Another issue in medical tourism concerns the illegal trafficking of organs. Countries with indigent or vulnerable populations frequently have a greater availability of organs for medical use, since members of these populations are often tempted to risk their health and give up an organ with the promise of monetary compensation. Combined with the lack of adequate resources for donor care, the practices surrounding organ obtainment have been targeted as an aspect of medical tourism in need of greater regulation and oversight. Likewise, the exploitation of medical procedures for which efficacy is unproven or for which safety is unknown is a point of discussion for standardization and regulation.

Translation of medical documents is my specialty. For more than 11 years, I have been providing people from Russia and the CIS countries with services for the translation of medical reports from Russian into German and from German into Russian +79602534847.

As you know, English is needed not only for managers, marketers, financiers, photographers, guides, hairdressers, but also for medical workers, as well as people who travel frequently. No one is safe from going to a medical clinic, so it is important to know at least a little medical English in order to be able to tell the doctor about your problem.

Below you can see a dictionary of medical terms in English:

Medical terms in English

These are just the most common medical terms in English with translation.

Names of doctors in English

Names of medical instruments

Medical text in English

A doctor, Mother and Lima were sitting beside Tom's bed. Tom was lying in bed and complaining of a headache. He had a cough, but no temperature. "What else is hurting you?" the doctor asked. "My throat and ears, and my nose won’t stop running." "Poor little guy," Mother said. She was worried about her son's health. Tom sneezed and said that his stomach also hurt and he had a burning in his chest. "Very strange symptoms," said the doctor, surprised. "I'll prescribe aspirin, antibiotics and breathing treatments. After that you will receive several injections, and maybe even an IV. T looks like you have come down with a serious case of the flu."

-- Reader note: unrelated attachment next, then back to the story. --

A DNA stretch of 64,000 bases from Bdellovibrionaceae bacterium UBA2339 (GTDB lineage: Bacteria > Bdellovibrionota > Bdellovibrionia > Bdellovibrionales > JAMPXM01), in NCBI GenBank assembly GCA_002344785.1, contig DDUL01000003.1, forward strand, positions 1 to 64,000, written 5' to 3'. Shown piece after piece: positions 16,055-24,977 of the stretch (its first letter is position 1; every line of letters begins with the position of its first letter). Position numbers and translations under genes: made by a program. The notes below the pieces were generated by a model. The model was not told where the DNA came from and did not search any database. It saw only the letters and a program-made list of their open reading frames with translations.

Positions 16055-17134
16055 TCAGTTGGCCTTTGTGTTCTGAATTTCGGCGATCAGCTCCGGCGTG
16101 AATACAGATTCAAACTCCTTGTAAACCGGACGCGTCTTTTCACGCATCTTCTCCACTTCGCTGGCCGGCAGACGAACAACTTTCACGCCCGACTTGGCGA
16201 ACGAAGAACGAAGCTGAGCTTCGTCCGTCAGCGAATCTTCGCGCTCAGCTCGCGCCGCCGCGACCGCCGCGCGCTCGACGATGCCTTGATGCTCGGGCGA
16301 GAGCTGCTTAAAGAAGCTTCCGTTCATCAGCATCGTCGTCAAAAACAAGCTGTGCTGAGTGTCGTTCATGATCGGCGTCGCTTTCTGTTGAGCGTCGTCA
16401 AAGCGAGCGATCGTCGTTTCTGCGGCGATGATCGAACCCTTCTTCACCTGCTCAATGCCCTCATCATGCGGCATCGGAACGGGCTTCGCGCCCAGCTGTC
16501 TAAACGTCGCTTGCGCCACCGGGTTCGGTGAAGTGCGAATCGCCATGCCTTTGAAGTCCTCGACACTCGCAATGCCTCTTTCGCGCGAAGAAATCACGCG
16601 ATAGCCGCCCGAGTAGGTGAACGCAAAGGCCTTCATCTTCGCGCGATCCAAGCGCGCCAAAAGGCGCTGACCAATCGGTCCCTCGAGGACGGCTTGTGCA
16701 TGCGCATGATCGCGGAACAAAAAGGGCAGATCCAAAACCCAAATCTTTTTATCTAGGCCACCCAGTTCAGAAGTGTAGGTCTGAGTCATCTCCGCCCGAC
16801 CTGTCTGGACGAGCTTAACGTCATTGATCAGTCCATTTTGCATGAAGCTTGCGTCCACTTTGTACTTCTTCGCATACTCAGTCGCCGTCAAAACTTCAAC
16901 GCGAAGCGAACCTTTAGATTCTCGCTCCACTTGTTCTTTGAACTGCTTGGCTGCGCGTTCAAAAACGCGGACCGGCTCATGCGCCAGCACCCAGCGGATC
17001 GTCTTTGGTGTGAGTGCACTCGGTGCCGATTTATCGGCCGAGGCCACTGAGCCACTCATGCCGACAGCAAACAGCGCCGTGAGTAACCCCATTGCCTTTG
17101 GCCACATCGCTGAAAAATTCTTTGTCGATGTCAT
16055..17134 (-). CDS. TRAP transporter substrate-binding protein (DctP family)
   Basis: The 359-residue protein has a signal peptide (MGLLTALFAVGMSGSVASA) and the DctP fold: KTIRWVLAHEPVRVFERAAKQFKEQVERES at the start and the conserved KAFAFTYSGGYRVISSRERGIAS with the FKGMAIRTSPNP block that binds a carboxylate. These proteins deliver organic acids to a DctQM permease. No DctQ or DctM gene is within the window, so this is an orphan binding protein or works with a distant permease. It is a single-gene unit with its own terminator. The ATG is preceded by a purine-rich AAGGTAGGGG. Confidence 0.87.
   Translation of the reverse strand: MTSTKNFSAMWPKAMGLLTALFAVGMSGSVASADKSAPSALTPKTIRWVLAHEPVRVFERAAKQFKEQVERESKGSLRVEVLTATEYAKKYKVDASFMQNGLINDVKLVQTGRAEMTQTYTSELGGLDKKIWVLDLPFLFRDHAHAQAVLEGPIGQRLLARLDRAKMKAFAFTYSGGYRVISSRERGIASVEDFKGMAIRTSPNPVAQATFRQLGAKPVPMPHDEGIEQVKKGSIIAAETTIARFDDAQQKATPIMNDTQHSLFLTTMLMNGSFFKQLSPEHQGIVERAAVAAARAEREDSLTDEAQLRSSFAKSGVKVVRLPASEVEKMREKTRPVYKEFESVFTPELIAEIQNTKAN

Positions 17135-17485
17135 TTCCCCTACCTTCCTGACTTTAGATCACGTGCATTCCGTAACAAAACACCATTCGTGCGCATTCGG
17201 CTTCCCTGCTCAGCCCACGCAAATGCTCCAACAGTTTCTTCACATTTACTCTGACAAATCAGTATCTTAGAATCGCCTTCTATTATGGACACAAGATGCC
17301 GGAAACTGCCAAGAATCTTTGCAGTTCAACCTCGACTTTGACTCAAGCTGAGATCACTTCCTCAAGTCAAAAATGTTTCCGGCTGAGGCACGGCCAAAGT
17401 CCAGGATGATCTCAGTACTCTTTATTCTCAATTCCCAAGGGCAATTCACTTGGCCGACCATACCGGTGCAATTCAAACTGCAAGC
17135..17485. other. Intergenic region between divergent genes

The doctor, mom and Lima sat by Tom's bedside. Tom lay in bed and complained of a headache. He had a cough, but he had no fever. "What else hurts you?" the doctor asked. "My throat and ears and from the nose does not stop flowing." “Poor kid,” Mom said. She was worried about her son's health. Tom sneezed and said that his stomach also hurt and his chest was burning. “Very strange symptoms,” said the surprised doctor. “I will prescribe aspirin, antibiotics and inhalation. After that, you will be given several injections, and maybe even an IV. Looks like you got a serious flu. "

Dialogue with a doctor in English with translation